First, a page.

this great fountain of knowledge, and
professional inspiration. The gems
from Prof. Chapman's great storo of
professional treasurer which he has
so lavishly showered among them will
be garnered, every one, and used to
adorn the brow of tho rising generation.
Our impression ol Prof. Chapman
in his work here is, thoroughness,
up-to-date and systematic. The
work of a great teacher of tcachcrp,
whose service any superintendent of
Kentucky school would be fortunate
to secure forinstituto work-Prof.
Chapman's remarks in part
were as follows:
We are living in the greatest age
of the world's history. Human character
has been slowly forming
through the centuries, Every noble
thought, every good reason or kindly
deed is entered. It is builded into
the imperishable walls of human
character. He showed how Christ
had come to establish a new system
of things by directing attention to
the individual and by the recognition
of the poor.
The greatest work done by Christ
was done for the poor. Our work as
teachers is largely among the poor.
Let us cling to tho principles" advocated
by the Great Gallean He
showed that humanity is too materialistic.
Said he, "It took four
thousand years to prepare the, world
to rcceivethc doctrine of a spiritnol
kingdum, and now, after more than
six thousand years, man is still
clinging to the which
can be seen and felt, and measured,
and as it were, the
self indulgence of an honor with the
price of a soul and an eternity of
Ho thun spoko eloquently of the
work of the teachers, showing that
what he does is done not for time
only, but for eternity. Tho soul,
perhaps, lived before it came to this
earth. Wm. Wordsworth said, "Our
birth is but a sleep and aforgotting."
His explanation of this was beautiful
and enobling. Tho teachers
must be able to see (with the minds
eye) the child, to be taught oven
though it be housed in a houso of
flesh and blood, and never looso
sight of it in all his teachings or he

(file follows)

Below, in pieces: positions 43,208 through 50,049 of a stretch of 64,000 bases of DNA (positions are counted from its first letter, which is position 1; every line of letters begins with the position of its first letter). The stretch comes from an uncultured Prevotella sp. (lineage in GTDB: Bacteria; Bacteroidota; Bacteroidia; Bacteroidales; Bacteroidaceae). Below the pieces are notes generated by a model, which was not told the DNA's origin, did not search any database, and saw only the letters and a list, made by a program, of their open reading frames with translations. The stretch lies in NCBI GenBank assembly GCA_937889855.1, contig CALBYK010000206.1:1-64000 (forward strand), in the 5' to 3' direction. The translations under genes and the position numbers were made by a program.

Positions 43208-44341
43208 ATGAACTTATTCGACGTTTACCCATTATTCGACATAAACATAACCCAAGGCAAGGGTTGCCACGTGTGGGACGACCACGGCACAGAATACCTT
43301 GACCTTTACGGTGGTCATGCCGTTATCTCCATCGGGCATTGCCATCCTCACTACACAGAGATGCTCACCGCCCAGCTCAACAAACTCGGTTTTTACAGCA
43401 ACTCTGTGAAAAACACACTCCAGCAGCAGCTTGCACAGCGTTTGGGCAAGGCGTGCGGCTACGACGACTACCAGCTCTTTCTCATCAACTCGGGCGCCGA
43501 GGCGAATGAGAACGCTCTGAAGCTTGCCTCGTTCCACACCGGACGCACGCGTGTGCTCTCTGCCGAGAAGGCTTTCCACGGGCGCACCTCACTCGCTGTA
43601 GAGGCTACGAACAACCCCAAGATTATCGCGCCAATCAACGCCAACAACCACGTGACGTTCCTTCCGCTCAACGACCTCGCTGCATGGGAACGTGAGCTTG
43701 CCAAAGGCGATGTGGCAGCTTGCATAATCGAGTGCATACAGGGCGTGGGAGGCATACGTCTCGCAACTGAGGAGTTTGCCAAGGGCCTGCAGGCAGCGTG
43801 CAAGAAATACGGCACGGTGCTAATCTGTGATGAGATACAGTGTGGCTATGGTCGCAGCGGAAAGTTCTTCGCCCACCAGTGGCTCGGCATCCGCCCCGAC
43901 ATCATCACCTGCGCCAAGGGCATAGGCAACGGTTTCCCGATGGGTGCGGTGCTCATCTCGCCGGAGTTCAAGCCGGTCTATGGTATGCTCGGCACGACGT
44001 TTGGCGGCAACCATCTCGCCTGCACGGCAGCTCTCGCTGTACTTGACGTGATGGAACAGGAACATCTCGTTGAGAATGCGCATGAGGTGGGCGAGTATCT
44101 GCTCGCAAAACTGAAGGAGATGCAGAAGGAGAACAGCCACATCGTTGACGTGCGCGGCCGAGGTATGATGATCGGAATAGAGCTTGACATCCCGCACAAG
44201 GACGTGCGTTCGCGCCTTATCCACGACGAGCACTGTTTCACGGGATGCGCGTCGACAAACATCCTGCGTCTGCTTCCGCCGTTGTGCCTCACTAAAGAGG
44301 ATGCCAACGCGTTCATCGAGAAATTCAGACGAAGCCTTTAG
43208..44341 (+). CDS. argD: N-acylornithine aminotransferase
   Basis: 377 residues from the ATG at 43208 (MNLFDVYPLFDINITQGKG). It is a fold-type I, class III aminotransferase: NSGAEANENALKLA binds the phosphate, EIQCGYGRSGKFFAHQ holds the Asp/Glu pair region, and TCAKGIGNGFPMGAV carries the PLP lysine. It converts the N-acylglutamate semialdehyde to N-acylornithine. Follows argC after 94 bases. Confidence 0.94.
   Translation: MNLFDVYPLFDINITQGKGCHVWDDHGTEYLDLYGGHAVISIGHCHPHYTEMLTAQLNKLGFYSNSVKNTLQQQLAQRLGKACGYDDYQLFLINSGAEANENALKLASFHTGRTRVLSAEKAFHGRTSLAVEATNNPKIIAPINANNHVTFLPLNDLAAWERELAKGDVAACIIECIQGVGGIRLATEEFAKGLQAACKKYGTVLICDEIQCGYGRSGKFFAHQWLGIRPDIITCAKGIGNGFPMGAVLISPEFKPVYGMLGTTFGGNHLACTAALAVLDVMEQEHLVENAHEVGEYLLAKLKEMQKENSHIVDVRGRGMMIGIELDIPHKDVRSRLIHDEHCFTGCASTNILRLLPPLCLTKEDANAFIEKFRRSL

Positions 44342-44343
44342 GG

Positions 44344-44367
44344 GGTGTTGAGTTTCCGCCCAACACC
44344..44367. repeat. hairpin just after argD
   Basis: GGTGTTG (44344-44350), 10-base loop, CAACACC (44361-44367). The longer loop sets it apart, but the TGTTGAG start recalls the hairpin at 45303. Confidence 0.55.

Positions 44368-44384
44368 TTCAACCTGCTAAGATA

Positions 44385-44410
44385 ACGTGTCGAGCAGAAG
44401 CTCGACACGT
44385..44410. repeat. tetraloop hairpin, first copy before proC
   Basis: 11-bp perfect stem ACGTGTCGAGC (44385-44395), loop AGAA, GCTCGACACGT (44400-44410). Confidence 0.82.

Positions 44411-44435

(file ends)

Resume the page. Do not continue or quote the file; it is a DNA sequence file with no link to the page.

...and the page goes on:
is just as liable to mar as to improve
The secret of success is the concentration
of energy and faoultics
upon ono thing. Ho illustrated
this by two rivers, each starting from
the high mountain and coming with
equal force to the level bottom, tho
one spreading out and making only z
poisonious march, while the other
kept on in a channel and became a
mighty river with many cities along
Teach people to concentrate tho
mind and they will succeed. It
must be done by patience, skill, tast,
gontleness, and sympathy,
Enthusiasm is indispausablc. No
teacher can succeed without it or fail
with the intelligent application of
Tho Secretary's roll call shows thd
following the following teaoherswore
present: Bruce, J. A.; Brashicr,
Minnie; Hryant, M. Ada 0 ; Clement,
Willie; Clark, Emma; Clement,
Jennie; Duvall, Ida, Finley, Anna
Lou. Fritts, A. A., Guill, Vorda;
Gray, Frances; Gifford, Jno. A.;
Harris, Florence; Harris, Caroline;
Harden, J. 0, ; Harden, Ewell; Hill.
Ruth. Hicklin, Iva, Hard, Mary
Ethel; Hill, Elva; Hill, Pearl Hust,
Chas.; Henry, Mary; Johnson,
James, Pearl; King, Miss Eva;
King, John P. ; McDowell, R. n. ;
McDowell, Lolbort; McNecly, J. B.j
McNeely, Sylvia; Mooro, Margaret-Moore,
Lonnio, Moore, Sue; Mooro,
Mary; Moore, Bertha; Minner, Ma.
bellc; Mathews, W. L. , Minner,
Harvo, Nowcom, T. F. , I'0gue, M.
F.: Pliant, J. E. . Perry, Mattio;
Perry, Kitty, Paris, .las., Phillips,
K. E., Powell, W. K., Richards,
Maude; Ramagc, Anna. Rascoo, J.
W. . Richards, Marion, Rankin, Margaret,
Roberts, Anna. Riley, Elsio-Roberts,
Elva; Smart, Corda, Stem-
bridge, Delia; Sutherland, Nolle;
Stone, F. 1). ; Spenco, O. D. , Samuels,
J. P.jTowery, Mary, Thomas,
C. E. , WalKor, Fannie; Whcclor,
Tinnie; Waddell, Pearl; Wilborn,
Allie, Wilborn, Mary Lou, Ward,
CHARLEY WEBB DEAD
Prominent Livingston County Man
and Once a Member of Ihe
Paduceh, Ky., Aug.,-C. H.
Webb, the oldest member of tho
Livingston county bar, died early
this morning at his home at Smith-land.
He was 71 years old and a
prominent Mason. Ho is survived
by his wife who was tho daughter of
John W. Cade. Ho was ouco a
member of tho Legislature and took
a prominent part in gotting the first
gcologioal survey of Westom Kentucky.
Registered Soutl tarns.
I have 10 rams of above broed,
registered stock, ona year !'. Prioo
reasonable. A. DAJf,
R. F. D. No. 4. Marion, Ky.